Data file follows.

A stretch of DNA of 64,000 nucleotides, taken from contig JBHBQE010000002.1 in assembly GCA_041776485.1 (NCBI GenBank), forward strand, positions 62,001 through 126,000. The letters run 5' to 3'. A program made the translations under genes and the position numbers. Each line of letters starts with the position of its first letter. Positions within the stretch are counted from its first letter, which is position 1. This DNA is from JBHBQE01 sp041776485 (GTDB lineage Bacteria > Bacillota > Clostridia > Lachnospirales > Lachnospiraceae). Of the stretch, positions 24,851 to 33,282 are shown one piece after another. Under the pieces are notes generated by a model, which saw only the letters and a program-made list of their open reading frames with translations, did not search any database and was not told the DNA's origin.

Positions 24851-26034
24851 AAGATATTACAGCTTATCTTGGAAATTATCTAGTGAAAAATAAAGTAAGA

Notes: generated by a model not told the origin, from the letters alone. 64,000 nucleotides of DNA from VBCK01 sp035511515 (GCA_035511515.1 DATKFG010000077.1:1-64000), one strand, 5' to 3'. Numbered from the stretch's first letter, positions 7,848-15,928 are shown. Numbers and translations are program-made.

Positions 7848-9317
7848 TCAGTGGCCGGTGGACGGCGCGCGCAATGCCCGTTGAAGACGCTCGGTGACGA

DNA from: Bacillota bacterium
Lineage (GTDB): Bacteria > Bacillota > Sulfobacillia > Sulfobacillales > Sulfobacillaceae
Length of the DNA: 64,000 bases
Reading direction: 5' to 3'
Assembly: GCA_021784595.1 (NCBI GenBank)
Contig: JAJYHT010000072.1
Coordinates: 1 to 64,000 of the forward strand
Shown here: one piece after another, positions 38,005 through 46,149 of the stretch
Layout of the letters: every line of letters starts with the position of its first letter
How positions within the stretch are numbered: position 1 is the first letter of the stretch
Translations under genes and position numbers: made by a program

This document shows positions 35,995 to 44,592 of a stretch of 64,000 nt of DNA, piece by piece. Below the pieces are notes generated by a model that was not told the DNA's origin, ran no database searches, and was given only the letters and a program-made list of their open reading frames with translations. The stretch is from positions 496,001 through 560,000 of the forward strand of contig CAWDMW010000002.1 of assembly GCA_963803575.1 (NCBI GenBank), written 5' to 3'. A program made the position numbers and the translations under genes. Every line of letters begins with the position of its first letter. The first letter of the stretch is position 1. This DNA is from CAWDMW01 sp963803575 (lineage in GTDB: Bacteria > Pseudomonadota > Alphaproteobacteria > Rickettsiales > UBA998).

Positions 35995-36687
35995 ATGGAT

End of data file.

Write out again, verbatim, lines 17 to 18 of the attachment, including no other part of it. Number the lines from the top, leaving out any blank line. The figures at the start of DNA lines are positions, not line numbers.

Translations under genes and position numbers: made by a program

This document shows positions 35,995 to 44,592 of a stretch of 64,000 nt of DNA, piece by piece. Below the pieces are notes generated by a model that was not told the DNA's origin, ran no database searches, and was given only the letters and a program-made list of their open reading frames with translations. The stretch is from positions 496,001 through 560,000 of the forward strand of contig CAWDMW010000002.1 of assembly GCA_963803575.1 (NCBI GenBank), written 5' to 3'. A program made the position numbers and the translations under genes. Every line of letters begins with the position of its first letter. The first letter of the stretch is position 1. This DNA is from CAWDMW01 sp963803575 (lineage in GTDB: Bacteria > Pseudomonadota > Alphaproteobacteria > Rickettsiales > UBA998).